On April 14, 2008, Johnson made comments to the effect that Obama would not be the Democratic Party's leading candidate if he were not black, in support of the prior statement made by Geraldine Ferraro. He also went on to say "I make a joke about Obama doing drugs (and it's) 'Oh my God, a black man tearing down another black man.'"[44]

Personal life

Johnson married Sheila Johnson in 1969.[4] They divorced in 2001 and have two children.[45] Johnson began dating Lauren Wooden, who is 33 years his junior, in 2010. As of 2016, Wooden was pursuing an international business-management doctorate in Paris.[46] They married in May 2016; Greg Mathis officiated.[47]

See also


  1. ^ a b c Miller, Matthew (May 6, 2009). "The Wealthiest Black Americans". Forbes Magazine. Retrieved 2013. ... Robert Johnson became the first African American billionaire in 2000 after he sold the network to Viacom for $3 billion in stock and assumed swag. Since then, sagging Viacom and CBS stock, plus investments in real estate, hotels and banks ... have dragged Johnson's net worth to $550 million, we estimate.
  2. ^ "Robert L. Johnson Net Worth 2017: Short Bio & Wiki". Retrieved 2017.
  3. ^ a b Bryant, Adam (November 12, 2011). "No Ranting and Raving Is Permitted". The New York Times. Retrieved 2013.
  4. ^ a b c d e f g h i j k l Eng, Dinah (November 9, 2012). "Bob Johnson moves way beyond BET". Fortune. Archived from the original on September 21, 2013. Retrieved 2013. Cite uses deprecated parameter |deadurl= (help)
  5. ^ a b c d e f g h i j Perl, Peter (December 14, 1997). "His Way". The Washington Post. Retrieved 2013.
  6. ^ a b c Johnson, Robert (May 13, 2007). "Liberia's Moment of Opportunity". The Washington Post. Retrieved 2013.
  7. ^ "Business' Most Notoroius". USA Today. June 30, 2007. Retrieved 2013.
  8. ^ Benjamin, Scott (February 11, 2009). "Second Act for Robert Johnson". CBS News. Retrieved 2013.
  9. ^ a b Rhoden, William C. (June 21, 2004). "Sports of The Times; First Item for the Bobcats: Win Over the Community". The New York Times. Retrieved 2013.
  10. ^ Olson, Elizabeth (July 15, 2006). "He's Keeping Fingers in May Pots". The New York Times. Retrieved 2013.
  11. ^ "The Million Dollar BET: Robert Johnson and the inside story of the Black Entertainment Television by Brett Pulley
  12. ^ a b c d e f g h Dumaine, Brian (October 1, 2002). "The Market Nobody Wanted". CNN Money. Retrieved 2013.
  13. ^ a b Stodghill, Ron (February 18, 2007). "A Media Mogul Tries Remote Control". The New York Times. Retrieved 2013.
  14. ^ a b c d e Nycz-Conner, Jennifer (May 29, 2012). "30 Years: Black Entertainment Television goes public (October 30, 1991)". Washington Business Journal. Retrieved 2013.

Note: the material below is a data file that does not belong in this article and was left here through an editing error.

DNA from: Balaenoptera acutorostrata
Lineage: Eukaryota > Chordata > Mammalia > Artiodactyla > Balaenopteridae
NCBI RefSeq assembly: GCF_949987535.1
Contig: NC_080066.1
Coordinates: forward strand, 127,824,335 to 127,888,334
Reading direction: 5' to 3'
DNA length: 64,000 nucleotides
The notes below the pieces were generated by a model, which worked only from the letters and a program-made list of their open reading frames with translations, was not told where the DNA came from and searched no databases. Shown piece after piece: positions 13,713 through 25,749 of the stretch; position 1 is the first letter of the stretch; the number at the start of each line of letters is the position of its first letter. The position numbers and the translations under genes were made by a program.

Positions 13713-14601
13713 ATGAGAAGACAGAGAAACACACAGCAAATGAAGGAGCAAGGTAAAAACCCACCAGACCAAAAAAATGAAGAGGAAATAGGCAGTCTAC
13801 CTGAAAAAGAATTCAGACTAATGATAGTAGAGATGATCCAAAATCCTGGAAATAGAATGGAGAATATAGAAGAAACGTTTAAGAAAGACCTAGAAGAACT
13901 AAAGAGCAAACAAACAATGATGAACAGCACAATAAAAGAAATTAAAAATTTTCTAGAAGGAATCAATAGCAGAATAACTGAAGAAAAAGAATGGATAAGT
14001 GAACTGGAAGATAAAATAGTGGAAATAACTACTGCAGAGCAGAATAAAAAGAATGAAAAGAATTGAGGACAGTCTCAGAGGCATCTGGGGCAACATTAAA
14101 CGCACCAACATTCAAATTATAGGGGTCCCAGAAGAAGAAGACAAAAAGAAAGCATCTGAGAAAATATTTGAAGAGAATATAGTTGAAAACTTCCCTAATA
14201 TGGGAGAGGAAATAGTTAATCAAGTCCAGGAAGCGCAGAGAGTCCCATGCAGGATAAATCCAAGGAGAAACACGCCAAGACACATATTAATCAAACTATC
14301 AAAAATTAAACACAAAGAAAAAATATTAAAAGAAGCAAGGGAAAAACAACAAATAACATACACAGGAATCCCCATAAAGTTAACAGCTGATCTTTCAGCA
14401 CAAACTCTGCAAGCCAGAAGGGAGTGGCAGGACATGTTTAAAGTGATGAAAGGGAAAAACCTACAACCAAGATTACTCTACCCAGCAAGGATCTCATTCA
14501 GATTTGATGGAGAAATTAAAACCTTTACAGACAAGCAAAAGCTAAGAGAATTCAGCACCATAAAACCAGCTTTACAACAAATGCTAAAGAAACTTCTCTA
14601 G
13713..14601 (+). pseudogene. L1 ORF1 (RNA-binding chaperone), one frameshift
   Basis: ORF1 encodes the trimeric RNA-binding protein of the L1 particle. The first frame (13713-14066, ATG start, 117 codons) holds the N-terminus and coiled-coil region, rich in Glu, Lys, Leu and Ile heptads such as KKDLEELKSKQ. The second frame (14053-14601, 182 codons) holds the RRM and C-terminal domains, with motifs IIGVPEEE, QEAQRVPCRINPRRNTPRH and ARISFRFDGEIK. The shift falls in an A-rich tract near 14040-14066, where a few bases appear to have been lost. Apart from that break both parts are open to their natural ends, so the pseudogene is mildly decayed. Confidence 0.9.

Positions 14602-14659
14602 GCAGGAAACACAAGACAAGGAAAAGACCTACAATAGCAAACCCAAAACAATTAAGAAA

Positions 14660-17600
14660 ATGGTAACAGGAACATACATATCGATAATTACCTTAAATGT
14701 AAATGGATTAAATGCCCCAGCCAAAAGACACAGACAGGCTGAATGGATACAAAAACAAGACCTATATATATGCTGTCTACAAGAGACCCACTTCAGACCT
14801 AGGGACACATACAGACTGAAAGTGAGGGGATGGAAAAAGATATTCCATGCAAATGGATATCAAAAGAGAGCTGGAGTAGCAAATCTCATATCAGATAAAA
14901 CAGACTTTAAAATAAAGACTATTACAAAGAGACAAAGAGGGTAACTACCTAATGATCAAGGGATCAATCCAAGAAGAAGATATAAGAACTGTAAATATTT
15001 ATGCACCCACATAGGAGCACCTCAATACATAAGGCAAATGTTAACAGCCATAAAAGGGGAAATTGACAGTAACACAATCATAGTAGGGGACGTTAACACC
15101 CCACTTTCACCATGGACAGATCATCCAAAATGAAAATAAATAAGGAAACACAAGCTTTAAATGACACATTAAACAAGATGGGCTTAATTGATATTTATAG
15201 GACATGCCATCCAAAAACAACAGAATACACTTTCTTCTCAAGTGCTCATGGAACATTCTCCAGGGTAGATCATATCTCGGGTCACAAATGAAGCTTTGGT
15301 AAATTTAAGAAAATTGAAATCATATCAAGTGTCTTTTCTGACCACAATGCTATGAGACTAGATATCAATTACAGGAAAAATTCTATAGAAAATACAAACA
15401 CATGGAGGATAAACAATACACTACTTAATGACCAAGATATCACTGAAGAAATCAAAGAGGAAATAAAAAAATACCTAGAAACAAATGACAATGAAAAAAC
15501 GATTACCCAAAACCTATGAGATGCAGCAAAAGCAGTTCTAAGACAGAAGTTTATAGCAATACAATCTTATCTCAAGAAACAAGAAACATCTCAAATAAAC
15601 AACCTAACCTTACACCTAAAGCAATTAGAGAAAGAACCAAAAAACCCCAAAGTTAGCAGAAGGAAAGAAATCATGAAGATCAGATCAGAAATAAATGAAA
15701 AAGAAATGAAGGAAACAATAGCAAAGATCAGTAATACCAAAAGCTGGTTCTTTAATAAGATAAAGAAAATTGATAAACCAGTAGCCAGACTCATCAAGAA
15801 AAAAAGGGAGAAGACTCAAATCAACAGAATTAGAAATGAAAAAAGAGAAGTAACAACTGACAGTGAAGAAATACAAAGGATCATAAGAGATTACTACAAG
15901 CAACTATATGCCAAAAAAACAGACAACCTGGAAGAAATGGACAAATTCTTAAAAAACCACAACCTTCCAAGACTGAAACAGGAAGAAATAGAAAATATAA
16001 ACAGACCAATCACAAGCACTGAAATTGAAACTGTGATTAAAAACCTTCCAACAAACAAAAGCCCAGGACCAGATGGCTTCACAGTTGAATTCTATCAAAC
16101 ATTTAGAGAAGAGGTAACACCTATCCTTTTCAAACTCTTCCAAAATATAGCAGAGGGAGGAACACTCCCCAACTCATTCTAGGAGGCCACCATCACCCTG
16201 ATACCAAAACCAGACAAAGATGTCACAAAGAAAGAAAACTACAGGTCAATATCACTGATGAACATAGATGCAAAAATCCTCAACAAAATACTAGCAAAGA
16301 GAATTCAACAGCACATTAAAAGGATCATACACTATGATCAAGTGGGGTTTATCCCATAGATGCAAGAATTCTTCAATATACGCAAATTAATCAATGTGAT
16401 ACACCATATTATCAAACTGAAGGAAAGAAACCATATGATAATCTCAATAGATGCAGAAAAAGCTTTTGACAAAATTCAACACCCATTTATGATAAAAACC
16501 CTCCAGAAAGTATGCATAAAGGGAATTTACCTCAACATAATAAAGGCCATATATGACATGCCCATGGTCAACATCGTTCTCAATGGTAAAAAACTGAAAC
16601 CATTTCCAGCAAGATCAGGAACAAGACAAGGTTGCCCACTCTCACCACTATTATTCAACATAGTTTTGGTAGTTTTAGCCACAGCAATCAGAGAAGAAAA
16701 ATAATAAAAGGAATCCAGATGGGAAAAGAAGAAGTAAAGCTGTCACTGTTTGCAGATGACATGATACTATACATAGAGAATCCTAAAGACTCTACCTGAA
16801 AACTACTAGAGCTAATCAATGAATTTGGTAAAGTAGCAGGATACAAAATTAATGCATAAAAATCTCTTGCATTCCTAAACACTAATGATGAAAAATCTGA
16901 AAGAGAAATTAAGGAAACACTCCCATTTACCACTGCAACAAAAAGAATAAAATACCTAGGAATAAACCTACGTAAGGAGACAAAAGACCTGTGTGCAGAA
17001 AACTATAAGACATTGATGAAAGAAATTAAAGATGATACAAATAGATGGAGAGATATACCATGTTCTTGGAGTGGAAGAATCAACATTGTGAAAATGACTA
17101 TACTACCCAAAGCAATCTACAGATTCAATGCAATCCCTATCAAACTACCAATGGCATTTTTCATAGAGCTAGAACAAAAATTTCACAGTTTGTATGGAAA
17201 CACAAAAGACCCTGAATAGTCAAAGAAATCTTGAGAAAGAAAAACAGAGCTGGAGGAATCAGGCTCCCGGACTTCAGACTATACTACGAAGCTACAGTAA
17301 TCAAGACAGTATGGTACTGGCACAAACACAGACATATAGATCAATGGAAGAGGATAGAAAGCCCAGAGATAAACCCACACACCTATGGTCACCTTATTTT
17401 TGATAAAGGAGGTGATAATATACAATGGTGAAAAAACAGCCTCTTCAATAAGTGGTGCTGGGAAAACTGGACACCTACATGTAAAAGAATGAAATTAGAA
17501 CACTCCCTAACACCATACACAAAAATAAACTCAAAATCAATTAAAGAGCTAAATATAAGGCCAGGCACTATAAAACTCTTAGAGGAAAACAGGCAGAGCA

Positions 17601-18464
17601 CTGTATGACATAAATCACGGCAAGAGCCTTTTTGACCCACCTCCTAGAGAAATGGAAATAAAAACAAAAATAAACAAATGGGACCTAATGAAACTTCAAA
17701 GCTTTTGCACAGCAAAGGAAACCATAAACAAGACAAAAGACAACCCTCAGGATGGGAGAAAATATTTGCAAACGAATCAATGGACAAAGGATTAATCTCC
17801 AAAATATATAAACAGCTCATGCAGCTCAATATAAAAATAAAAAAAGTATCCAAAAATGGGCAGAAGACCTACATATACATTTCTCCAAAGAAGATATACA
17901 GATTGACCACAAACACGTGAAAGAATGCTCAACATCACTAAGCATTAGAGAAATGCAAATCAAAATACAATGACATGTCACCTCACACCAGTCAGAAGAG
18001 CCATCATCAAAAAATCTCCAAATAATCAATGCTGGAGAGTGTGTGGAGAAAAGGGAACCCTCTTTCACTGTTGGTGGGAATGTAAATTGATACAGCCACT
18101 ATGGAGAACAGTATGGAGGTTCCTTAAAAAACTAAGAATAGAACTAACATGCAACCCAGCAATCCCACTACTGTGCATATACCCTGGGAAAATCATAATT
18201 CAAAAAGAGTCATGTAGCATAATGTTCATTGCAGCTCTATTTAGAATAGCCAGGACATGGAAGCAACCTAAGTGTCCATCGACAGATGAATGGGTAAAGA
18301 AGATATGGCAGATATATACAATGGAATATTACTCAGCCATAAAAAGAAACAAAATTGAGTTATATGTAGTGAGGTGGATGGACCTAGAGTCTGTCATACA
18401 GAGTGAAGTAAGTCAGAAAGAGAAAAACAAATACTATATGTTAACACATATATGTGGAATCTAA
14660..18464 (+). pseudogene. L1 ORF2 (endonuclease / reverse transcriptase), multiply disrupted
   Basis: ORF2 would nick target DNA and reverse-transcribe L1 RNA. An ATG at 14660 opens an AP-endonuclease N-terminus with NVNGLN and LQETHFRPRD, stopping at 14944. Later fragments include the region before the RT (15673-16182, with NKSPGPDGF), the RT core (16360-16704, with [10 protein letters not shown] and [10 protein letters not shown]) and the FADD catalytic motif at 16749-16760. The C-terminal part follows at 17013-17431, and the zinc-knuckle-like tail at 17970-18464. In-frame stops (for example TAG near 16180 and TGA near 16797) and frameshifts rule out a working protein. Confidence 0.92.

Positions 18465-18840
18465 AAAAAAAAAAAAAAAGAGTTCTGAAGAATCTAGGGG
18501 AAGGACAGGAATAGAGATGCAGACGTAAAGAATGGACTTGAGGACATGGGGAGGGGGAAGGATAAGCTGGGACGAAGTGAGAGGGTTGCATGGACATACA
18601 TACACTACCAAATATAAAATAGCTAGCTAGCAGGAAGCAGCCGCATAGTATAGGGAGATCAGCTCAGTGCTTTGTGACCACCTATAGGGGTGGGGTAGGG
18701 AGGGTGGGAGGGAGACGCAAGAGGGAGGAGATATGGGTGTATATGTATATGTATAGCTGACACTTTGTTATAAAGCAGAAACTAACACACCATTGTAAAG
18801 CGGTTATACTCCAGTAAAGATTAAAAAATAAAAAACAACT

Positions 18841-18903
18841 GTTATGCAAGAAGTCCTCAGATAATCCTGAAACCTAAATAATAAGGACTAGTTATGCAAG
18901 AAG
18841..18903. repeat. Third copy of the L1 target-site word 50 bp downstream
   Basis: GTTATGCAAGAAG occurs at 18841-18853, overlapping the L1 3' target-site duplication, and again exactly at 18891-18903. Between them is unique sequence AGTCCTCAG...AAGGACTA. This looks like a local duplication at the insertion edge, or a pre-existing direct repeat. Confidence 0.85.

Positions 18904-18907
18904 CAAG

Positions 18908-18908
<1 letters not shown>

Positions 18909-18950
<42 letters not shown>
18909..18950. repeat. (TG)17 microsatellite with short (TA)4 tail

15. ^ a b "COMPANY NEWS; BLACK ENTERTAINMENT TELEVISION TO BE SOLD". New York Times. March 17, 1998. Retrieved 2013.
  16. ^ a b c "African-American Empowerment". Leaders Magazine. January 2012. Retrieved 2013.
  17. ^ "RLJ Companies About". Retrieved 2013.
  18. ^ Romano, Allison (January 19, 2009). "Cutting Bait On Subchannels". Broadcasting & Cable. Retrieved 2018.
  19. ^ "RLJ Lodging Trust Form 10-K Annual Report Filed 2013-02-28". Retrieved 2013.
  20. ^ "RLJ ENTERTAINMENT, INC. Form 10-K Annual Report Filed 2013-04-10". Retrieved 2013.
  21. ^ "KB HOME Form10-K Annual Report Filed 2013-01-18". Retrieved 2013.
  22. ^ "LOWES COMPANIES INC Form 10-K Annual Report Filed 2013-04-02". Retrieved 2013.
  23. ^ "STRAYER EDUCATION INC - 10-K -20030331 - EXHIBITS". Archived from the original on September 22, 2013. Retrieved 2013. Cite uses deprecated parameter |deadurl= (help)
  24. ^ "Company Overview of Think Finance Inc". Bloomberg Businessweek. Retrieved 2013.
  25. ^ Clemetson, Lynette (January 31, 2006). "Smithsonian Picks Notable Spot for Its Museum of Black History". New York Times. Retrieved 2013.
  26. ^ Gilpin, Kenneth L. (August 15, 2001). "US Air, Denied United Merger, to Sketch New Strategy". New York Times. Retrieved 2013.
  27. ^ Miller, Robert G. "Robert L. Johnson: A Business Titan Redefining Black Entrepreneurial Success". The Black Collegian. Archived from the original on September 22, 2013. Retrieved 2013.
  28. ^ "General Mills, Inc. Form 8-K (2-11-04)". Retrieved 2013.
  29. ^ "Hilton Hotels, Corp. Form 10-K, Filed March 30, 1999". Retrieved 2013.
  30. ^ Coulton, Antoinette (May 24, 2000). "BET's Bob Johnson soars". CNN Money. Retrieved 2013.
  31. ^ "PRO BASKETBALL; BET's Founder Wins Franchise". New York Times. December 18, 2002. Retrieved 2013.
  32. ^ "BET founder Johnson awarded Charlotte franchise". December 18, 2002. Retrieved 2013.
  33. ^ Associated Press (December 18, 2002). "Sale of Charlotte Bobcats to Michael Jordan approved by NBA Board of Governors". Retrieved 2013.
  34. ^ "AMC Networks Invests in Robert Johnson's Streaming TV and Film Company". Variety. Retrieved .
  35. ^ Desmond-Harris, Jenee (June 21, 2011). "Morgan Freeman and Bob Johnson: Fundraising Team". The Root. Archived from the original on September 15, 2011. Retrieved 2013. Cite uses deprecated parameter |deadurl= (help)
  36. ^ Rowley, Dorothy (November 9, 2012). "Bob Johnson Launches Neck Tie Collection to Help Fight Malaria". The Washington Informer. Archived from the original on September 23, 2013. Retrieved 2013. Cite uses deprecated parameter |deadurl= (help)
  37. ^ Holder, Christina (July 14, 2009). "Americans lend a hand to new Liberia". USA Today. Retrieved 2013.
  38. ^ Adler, Niel (February 12, 2007). "RLJ Cos., partners create $30 million Liberia fund". Washington Business Journal. Retrieved 2013.
  39. ^ a b Smith, Ben (2008-01-13). "Bob Johnson on Obama's past". Politico. Retrieved .
  40. ^ Drugs, Race Raised in Clinton-Obama Fight", CNN, 13 January 2008.
  41. ^ "Drugs, Race Raised in Clinton-Obama Fight", CNN, 13 January 2008.
  42. ^ The Hypocrisy of BET's Bob Johnson's Obama Smears
  43. ^ RLJ Development, LLC January 17, 2008
  44. ^ Johnson cites race in Obama's surge Archived 2008-04-20 at the Wayback Machine
  45. ^ "Sheila Johnson, Marrying Very Well". Washington Post. 2005. Retrieved 2016.
  46. ^ Heil, Emily; Roberts, Roxanne (2016-01-05). "BET founder Bob Johnson engaged to Lauren Wooden". The Washington Post. ISSN 0190-8286. Retrieved .
  47. ^ Heil, Emily (10 May 2016). "BET founder Bob Johnson weds Lauren Wooden at Napa Valley ceremony". The Washington Post. Retrieved 2016.

External links

  This article uses material from the Wikipedia page available here. It is released under the Creative Commons Attribution-Share-Alike License 3.0.